Number of car thefts at CSU
When Joan Williams checked the number of auto thefts on campus for the past few years, she was shocked. In four years, the number of cars stolen on campus had jumped dramatically, from only two in 2000 to 12 in 2004.
"(Auto thefts) have gone up significantly the past few years," said Williams, the records manager for the CSU Police Department.
CSUPD Detective Eric Lintz said campus car thefts are increasingly related to a demand for popular car parts at "chop shops," while in the past, thieves focused on valuables in the car, or even a simple joy ride.
"Hondas, Acuras, stuff like that. It happens overnight," Lintz said. "Lately they've gone after the car itself. They're looking for specific models."
Lintz noted one incident in which a stolen car was recovered, without some parts.
"It was stolen and recovered three weeks later in Weld County, and it had been stripped," he said.
Off campus, however, the most common reason for car thefts is simply a need for wheels, said Detective Jeff Bruce, head of Fort Collins Police Services' auto theft unit.
"The vast majority of our (stolen cars) are not taken to chop shops," he said. "They're joy rides, so to speak, and they're taken for transportation."
Because these cars are not usually taken for parts, there are not noticeable trends based on make and model, Bruce said.
"The late-model SUVs are somewhat popular, and trucks," he said, "But all kinds of vehicles are stolen."
Lintz said that car thefts and burglaries sometimes increase on campus in the days leading up to Winter Break.
"The trends we see in late November, early December, are a lot of vehicle trespass," he said. "The theory is, it's getting close to Christmas – gifts, pawning, needing money to get home."
Fortunately, Lintz said, this year the trends are different.
"We saw a little of it this year, but not as bad as in the past. There hasn't been a trend that caught our attention," he said.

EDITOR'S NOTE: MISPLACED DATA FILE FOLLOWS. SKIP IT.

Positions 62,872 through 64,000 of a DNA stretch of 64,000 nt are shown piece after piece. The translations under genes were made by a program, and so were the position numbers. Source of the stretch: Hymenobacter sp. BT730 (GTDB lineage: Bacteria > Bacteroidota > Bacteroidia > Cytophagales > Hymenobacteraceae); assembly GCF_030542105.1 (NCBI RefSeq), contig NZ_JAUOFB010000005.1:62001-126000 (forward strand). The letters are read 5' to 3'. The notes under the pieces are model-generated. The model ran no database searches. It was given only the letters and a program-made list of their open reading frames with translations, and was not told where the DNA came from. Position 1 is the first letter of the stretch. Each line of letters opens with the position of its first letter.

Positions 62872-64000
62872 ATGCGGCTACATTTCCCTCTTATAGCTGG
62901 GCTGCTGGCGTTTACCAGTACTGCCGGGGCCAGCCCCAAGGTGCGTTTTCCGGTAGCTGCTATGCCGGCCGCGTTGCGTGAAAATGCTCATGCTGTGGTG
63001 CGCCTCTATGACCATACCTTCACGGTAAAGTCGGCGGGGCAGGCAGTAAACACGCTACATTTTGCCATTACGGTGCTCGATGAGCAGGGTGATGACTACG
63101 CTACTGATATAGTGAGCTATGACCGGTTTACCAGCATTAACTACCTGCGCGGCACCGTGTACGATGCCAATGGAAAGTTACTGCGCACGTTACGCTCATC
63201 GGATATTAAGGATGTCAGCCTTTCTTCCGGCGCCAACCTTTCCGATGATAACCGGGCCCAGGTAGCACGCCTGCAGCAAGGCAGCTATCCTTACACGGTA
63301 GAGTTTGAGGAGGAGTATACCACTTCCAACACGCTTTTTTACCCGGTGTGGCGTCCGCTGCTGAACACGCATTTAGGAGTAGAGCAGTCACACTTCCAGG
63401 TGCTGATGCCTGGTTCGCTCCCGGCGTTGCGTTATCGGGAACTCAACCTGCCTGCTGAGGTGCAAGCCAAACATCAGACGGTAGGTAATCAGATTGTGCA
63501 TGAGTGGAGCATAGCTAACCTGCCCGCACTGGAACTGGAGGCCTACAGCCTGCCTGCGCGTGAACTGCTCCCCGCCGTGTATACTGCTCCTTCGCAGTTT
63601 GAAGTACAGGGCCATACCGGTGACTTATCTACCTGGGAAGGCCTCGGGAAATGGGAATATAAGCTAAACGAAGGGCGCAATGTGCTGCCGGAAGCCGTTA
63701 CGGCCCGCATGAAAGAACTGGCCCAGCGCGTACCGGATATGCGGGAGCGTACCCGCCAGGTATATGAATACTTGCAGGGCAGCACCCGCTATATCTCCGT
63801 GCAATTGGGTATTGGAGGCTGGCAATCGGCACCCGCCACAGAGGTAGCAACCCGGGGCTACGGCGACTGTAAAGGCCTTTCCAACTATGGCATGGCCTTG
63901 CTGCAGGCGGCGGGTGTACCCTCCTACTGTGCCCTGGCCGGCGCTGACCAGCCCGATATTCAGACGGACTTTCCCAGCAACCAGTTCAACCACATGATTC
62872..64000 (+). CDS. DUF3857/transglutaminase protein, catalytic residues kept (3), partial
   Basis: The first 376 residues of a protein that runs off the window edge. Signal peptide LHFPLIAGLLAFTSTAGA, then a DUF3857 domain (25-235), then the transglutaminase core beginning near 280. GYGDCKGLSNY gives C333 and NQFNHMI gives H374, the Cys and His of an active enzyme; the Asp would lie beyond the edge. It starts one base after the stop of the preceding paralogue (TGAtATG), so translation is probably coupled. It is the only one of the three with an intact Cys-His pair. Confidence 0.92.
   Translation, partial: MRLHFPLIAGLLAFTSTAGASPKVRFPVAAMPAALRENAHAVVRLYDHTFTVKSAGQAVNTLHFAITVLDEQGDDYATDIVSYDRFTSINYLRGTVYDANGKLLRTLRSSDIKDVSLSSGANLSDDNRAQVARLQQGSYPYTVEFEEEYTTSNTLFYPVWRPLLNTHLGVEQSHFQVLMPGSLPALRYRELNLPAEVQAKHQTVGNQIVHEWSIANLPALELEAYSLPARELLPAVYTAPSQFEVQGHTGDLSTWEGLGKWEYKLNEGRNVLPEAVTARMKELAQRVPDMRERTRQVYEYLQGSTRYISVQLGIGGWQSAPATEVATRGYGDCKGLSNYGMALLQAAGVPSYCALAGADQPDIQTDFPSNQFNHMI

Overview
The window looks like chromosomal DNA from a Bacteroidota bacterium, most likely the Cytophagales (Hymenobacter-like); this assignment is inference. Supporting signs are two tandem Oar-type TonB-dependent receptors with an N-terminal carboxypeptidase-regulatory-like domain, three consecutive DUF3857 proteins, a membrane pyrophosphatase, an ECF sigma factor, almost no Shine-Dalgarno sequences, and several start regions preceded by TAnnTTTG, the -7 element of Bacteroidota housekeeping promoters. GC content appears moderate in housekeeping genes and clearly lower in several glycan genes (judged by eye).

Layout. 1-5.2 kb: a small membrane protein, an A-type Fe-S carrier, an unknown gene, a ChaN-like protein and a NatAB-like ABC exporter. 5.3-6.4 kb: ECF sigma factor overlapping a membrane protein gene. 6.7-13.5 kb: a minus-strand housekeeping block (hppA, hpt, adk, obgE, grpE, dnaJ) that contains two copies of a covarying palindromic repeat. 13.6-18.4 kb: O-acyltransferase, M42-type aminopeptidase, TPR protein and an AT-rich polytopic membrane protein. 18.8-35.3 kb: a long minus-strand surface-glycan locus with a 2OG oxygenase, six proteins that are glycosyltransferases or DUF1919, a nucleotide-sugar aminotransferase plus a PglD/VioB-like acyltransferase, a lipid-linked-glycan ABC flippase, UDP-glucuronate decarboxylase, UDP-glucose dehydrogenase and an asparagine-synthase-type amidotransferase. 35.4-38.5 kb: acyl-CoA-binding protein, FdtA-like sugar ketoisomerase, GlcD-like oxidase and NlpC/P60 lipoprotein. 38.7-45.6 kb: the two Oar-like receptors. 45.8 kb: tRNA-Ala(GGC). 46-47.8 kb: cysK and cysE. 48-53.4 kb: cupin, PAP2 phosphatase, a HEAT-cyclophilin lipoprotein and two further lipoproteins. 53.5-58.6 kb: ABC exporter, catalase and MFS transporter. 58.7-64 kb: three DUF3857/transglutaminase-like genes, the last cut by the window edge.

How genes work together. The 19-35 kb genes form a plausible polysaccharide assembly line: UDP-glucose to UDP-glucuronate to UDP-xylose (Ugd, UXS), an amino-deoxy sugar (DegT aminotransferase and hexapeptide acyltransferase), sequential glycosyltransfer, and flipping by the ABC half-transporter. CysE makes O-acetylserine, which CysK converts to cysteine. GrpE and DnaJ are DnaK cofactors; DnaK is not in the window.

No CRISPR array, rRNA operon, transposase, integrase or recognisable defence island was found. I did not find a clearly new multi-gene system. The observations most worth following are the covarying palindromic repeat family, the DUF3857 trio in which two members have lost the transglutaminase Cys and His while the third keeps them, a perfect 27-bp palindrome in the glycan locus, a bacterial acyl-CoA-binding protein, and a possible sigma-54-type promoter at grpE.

Car theft is more common off campus, with more than 300 thefts reported in 2003 in Fort Collins. But in 2004, car thefts in the city were reduced. A recent change in record-keeping software makes it difficult to compare the last three months of 2003 and 2004, said FCPS crime analyst Lori Frank. Still, through September, a significant reduction was obvious: Only 207 car thefts occurred between January and September 2004, compared to 251 in the same period of 2003.
There was an 18 percent reduction in car thefts from 2003 to 2004, thanks in part to the capture of one thief who may have stolen as many as 30 of the 251 cars in 2003, Bruce said. Even without this man, the department has lowered auto thefts by 9 percent in the last year.
Bruce said there is no noticeable trend related specifically to CSU's Winter Break, but during the winter more cars are stolen after owners leave the car on to warm it up and go back inside their houses.
"In wintertime, we seem to have more thefts related to people leaving their keys in the car to warm it up," he said. "There are auto thieves that drive around looking for cars that are left running."
Bruce said it is illegal as well as inadvisable to leave a car running unattended. The law was devised to reduce thefts as well as accidents that may occur when inexperienced children come across a running car.
"It's kind of a safety issue," he said.
Bruce said the majority of thefts occur overnight and advised drivers who leave their cars outside to park in well-lit areas where thieves are less likely to steal cars. He also recommended using deterrents such as alarm systems or clubs that lock the steering wheel to prevent the car from being driven away.
Bruce also said methamphetamine use contributes to car theft, as well as a variety of other crimes.
"People that are selling or addicted to methamphetamines – they'll steal a car for transportation or to sell it to someone else," he said.